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Turning Around the Crisis in Early Childhood Education

The COVID-19 pandemic caused many changes in almost all areas of the workforce. In the case of early childhood teachers, there was already a national shortage before the pandemic. The advent of COVID-19 caused the issue of early childcare costs and the low pay of teachers to enter the national spotlight. High-quality early childcare is a cornerstone of economic development, and this crisis affects more than the families seeking good early childcare.

Early Childhood Educators Unable to Make a Living

Why are early childhood educators departing from their positions?

They can't afford to live on their income. Their pay is typically more than the minimum wage, but not by much.

Wages fluctuate from state to state, with the average wage of an early childhood teacher ranging from $11.66 to $13.43 an hour. With that kind of paycheck, it's no wonder these educators are leaving the classroom. As a consequence, early childhood schools struggle to remain open, with some closing down. In others, parents notice a decline in the overall quality of the care provided.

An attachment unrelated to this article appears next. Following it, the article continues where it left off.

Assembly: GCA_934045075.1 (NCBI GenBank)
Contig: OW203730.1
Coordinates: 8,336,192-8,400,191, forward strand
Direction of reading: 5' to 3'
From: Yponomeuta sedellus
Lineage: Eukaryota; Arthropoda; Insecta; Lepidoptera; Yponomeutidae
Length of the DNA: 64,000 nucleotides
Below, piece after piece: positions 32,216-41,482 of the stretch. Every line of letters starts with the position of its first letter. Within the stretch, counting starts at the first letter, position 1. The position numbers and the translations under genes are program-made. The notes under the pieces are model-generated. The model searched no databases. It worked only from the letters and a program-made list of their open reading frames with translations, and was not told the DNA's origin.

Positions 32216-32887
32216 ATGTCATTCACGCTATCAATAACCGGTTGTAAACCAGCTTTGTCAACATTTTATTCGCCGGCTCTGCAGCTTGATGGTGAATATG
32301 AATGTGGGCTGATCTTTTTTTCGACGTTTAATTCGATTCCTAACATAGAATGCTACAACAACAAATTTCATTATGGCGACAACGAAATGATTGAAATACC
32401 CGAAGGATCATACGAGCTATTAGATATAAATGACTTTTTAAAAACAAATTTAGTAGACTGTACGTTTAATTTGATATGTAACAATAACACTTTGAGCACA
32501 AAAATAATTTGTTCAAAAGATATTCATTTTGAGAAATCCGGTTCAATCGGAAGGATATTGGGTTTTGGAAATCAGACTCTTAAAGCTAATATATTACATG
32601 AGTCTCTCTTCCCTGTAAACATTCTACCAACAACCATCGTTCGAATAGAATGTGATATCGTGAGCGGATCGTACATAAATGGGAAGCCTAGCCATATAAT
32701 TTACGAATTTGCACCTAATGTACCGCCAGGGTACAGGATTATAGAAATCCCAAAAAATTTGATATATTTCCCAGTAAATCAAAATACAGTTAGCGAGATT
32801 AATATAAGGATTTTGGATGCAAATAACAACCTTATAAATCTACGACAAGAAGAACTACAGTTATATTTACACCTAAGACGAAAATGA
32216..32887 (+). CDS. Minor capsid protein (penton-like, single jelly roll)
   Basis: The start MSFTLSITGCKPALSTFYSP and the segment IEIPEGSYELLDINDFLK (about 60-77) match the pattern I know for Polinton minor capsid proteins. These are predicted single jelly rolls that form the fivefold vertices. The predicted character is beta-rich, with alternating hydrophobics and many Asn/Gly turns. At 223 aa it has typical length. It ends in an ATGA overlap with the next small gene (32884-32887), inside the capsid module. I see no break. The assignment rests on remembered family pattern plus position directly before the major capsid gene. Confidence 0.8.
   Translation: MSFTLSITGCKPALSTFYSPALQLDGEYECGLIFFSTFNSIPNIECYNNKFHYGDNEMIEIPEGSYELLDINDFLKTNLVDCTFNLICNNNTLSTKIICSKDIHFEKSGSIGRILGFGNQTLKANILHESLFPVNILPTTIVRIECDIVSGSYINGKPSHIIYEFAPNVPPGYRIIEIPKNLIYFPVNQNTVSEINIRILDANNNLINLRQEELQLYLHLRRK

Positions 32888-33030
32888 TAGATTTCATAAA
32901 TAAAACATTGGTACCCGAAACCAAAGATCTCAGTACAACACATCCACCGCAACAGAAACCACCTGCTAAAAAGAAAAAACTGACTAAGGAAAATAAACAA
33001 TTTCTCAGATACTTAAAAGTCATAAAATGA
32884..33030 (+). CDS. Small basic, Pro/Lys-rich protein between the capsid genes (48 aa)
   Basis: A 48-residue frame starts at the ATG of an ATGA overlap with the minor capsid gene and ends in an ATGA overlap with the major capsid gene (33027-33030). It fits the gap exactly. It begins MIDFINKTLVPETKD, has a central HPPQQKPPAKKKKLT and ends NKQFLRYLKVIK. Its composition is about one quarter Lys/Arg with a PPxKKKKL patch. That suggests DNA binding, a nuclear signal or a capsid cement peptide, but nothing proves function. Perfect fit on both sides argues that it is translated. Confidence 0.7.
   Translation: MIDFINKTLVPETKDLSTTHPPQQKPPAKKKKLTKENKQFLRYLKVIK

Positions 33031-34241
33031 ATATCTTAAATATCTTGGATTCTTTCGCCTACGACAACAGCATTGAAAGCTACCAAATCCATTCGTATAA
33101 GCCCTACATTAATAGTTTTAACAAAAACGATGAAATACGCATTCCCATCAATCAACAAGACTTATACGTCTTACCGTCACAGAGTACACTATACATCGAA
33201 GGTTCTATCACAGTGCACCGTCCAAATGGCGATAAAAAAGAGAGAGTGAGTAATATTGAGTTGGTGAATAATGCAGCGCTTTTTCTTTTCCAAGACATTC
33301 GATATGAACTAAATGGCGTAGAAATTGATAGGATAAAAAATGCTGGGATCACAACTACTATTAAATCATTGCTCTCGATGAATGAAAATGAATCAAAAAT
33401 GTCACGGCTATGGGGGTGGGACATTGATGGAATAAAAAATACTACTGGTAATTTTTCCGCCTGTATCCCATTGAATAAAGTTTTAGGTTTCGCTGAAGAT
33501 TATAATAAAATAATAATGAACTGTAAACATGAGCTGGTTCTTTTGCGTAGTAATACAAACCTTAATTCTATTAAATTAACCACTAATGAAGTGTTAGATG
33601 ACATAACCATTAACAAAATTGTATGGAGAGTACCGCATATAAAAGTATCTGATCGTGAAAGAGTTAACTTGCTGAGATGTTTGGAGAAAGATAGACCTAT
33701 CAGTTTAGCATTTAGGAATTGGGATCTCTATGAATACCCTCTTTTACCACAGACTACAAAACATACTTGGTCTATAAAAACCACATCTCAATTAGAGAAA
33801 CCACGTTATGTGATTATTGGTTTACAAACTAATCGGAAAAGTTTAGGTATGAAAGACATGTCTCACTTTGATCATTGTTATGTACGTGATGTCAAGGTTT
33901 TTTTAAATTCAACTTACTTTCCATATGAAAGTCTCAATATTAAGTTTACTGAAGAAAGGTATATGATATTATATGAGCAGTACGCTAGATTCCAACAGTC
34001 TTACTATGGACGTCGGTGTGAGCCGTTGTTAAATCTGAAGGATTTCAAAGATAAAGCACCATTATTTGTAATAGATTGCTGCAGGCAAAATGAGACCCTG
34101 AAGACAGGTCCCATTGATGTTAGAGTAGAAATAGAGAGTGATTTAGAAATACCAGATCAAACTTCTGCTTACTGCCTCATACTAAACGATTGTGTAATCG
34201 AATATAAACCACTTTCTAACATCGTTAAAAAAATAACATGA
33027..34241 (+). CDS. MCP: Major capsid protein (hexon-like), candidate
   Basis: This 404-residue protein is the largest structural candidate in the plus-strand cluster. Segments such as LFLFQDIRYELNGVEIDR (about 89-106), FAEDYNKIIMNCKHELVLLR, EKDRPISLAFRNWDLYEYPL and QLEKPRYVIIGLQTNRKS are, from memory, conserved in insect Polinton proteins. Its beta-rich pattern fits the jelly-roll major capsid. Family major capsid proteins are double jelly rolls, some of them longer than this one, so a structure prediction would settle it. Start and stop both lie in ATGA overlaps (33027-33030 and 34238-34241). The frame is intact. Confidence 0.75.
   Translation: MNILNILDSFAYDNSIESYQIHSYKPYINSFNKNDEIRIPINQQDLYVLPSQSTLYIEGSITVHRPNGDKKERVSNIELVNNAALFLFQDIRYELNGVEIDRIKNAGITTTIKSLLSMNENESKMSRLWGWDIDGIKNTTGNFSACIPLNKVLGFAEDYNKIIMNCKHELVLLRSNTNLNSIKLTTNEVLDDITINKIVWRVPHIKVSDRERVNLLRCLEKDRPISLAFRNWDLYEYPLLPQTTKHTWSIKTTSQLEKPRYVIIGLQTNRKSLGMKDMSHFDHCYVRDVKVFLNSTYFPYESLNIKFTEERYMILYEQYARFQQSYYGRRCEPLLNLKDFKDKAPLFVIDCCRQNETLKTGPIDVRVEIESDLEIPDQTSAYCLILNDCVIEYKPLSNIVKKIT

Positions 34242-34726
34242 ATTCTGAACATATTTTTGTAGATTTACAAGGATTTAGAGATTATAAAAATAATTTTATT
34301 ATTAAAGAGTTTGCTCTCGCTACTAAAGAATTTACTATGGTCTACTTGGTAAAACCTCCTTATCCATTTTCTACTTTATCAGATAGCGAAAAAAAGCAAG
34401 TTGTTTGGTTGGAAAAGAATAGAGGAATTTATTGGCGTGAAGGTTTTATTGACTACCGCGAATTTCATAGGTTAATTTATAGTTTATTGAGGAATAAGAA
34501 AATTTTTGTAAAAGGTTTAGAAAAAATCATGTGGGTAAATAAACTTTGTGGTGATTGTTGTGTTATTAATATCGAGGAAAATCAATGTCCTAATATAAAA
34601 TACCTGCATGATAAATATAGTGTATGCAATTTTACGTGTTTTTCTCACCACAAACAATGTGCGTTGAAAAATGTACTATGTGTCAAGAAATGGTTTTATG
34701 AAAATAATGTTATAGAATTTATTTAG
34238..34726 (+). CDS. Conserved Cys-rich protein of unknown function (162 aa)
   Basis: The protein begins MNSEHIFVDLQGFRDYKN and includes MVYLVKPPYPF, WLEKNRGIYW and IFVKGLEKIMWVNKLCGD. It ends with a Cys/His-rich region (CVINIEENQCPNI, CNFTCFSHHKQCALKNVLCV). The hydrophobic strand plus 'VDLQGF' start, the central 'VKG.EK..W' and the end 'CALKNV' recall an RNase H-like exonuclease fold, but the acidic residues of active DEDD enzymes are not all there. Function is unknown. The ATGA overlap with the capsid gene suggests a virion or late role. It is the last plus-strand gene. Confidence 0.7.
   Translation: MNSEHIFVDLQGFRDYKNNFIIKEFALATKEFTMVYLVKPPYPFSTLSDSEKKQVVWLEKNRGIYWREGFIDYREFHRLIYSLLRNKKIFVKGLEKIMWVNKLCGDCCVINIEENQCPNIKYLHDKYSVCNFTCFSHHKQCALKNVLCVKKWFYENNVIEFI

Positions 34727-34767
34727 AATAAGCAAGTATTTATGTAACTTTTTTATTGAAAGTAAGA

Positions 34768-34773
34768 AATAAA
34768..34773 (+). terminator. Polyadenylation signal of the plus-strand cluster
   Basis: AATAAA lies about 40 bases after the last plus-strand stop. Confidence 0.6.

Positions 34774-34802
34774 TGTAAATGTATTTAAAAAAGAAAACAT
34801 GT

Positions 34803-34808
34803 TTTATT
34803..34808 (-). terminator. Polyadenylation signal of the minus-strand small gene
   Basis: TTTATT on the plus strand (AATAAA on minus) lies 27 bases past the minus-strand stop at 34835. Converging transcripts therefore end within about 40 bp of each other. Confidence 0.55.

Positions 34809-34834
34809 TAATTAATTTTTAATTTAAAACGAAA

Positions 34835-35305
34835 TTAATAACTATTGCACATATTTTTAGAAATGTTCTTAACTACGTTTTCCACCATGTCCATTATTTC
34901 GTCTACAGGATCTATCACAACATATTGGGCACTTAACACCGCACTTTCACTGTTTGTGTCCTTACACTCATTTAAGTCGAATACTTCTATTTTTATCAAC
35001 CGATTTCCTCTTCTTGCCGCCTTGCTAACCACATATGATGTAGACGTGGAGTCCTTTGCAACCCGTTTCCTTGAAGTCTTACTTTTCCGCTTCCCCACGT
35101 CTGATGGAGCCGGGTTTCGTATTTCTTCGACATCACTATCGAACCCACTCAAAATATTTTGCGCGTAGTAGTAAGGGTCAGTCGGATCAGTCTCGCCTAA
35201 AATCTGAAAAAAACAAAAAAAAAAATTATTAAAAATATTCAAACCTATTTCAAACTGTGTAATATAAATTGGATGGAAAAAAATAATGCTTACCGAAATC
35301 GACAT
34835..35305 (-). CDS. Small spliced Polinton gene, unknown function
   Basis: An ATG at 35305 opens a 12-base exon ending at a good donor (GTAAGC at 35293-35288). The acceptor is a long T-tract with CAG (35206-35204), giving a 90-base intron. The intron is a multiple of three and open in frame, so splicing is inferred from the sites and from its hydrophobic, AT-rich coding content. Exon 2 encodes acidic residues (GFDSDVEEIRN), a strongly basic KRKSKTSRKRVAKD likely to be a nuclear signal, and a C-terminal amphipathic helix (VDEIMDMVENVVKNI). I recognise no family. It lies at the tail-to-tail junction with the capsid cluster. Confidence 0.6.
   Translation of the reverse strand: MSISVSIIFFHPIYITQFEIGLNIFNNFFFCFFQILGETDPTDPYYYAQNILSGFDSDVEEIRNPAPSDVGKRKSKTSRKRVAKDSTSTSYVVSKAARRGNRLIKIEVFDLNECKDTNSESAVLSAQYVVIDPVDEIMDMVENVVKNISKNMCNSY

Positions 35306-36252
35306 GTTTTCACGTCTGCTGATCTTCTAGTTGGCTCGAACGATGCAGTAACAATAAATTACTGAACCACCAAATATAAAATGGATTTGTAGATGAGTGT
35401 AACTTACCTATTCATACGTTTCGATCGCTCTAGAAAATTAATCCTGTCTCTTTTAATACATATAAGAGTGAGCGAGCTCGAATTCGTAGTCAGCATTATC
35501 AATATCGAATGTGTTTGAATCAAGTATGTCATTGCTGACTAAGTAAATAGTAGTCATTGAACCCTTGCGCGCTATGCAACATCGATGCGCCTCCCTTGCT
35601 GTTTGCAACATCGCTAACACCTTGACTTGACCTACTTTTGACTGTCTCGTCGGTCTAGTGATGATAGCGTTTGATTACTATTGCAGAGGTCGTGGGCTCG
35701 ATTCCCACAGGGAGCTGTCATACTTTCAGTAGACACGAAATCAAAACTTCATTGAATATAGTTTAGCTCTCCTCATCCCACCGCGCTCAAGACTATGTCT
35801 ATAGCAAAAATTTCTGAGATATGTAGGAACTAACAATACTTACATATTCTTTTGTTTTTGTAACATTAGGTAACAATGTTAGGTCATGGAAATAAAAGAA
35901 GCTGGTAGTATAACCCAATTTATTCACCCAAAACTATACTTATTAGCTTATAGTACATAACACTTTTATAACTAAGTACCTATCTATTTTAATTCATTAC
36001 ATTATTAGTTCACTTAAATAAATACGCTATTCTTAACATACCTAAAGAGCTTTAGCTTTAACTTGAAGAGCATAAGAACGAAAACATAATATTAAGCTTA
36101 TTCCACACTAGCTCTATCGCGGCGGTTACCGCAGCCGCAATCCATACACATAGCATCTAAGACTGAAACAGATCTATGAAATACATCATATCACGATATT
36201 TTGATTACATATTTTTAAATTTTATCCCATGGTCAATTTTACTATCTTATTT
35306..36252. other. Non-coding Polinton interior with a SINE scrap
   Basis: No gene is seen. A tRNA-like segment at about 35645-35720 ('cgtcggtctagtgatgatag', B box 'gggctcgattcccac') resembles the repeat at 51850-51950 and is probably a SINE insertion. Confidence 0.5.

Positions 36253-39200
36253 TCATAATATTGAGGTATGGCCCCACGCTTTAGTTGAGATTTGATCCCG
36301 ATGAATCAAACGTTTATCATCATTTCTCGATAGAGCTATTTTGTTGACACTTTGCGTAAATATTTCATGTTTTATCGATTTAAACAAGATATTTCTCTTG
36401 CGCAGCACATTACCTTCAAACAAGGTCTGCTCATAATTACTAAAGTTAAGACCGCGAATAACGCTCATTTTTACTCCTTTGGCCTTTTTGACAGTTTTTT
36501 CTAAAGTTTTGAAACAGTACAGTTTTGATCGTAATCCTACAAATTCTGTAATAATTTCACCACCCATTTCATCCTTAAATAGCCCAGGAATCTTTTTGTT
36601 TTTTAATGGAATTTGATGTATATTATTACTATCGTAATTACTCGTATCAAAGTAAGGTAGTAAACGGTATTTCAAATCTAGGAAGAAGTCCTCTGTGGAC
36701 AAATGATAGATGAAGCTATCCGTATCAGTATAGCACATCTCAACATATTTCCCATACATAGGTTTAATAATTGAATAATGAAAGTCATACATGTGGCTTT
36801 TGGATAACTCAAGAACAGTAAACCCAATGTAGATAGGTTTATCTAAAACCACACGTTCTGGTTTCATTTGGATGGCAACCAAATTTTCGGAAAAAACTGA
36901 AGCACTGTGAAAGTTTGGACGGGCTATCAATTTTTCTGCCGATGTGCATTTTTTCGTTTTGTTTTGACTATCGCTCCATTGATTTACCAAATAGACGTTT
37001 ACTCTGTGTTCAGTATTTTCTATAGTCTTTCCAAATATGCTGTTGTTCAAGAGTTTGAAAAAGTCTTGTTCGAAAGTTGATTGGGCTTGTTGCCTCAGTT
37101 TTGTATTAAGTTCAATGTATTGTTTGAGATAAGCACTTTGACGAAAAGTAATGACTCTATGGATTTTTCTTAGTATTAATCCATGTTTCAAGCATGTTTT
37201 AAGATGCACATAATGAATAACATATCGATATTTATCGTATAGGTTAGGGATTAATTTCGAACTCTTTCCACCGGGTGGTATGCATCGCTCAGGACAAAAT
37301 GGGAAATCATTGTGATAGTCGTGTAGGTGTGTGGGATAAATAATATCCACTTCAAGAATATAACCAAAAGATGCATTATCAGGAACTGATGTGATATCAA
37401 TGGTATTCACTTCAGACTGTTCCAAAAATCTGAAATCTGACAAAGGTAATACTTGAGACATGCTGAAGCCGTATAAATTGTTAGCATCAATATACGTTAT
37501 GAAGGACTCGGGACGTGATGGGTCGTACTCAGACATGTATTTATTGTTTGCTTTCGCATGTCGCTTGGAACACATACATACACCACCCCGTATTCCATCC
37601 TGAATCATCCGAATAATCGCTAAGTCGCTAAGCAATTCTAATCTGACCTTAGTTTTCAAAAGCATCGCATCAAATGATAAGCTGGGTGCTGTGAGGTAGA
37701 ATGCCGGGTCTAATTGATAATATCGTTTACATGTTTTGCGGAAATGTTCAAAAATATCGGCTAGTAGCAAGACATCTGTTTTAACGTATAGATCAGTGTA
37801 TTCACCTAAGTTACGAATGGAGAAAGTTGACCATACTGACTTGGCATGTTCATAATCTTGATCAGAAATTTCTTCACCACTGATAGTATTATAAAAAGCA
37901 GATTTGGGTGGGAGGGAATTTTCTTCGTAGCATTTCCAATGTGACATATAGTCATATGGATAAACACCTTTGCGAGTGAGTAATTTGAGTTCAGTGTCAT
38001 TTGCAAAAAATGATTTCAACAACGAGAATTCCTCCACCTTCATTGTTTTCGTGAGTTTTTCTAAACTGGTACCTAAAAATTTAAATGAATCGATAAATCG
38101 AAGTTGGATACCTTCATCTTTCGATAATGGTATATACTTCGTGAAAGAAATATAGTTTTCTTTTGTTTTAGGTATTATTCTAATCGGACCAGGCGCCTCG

To maintain quality, schools need experienced and skilled teachers. To recruit good teachers, the schools need to pay a reasonable starting wage. In the long run, it is less expensive to pay a decent wage to an experienced teacher than to be constantly recruiting teachers who don't stay in the position for very long.

Educators Leave the Industry for More Lucrative Jobs

Where do early childhood educators go when they realize they can't make a living doing what they are trained to do?

They can go to many places, such as retail centers.

Take the megastore Target, for example. You can get a job at Target for $15.00 an hour, which is almost 50% more than an early childhood teaching position. This is a no-brainer for many teachers who are struggling to make a living. Leaving the industry to work at a retail store like Target makes economic sense.

This is why it is vital that early childhood schools do not compare themselves to other early childhood schools. Schools all over are struggling because they don't pay their teachers enough. The management of early childhood programs need to look at the industries and work opportunities that their teachers are leaving them for. If teachers are leaving to get jobs at Target, then early childhood schools need to start offering wages that compete with Target.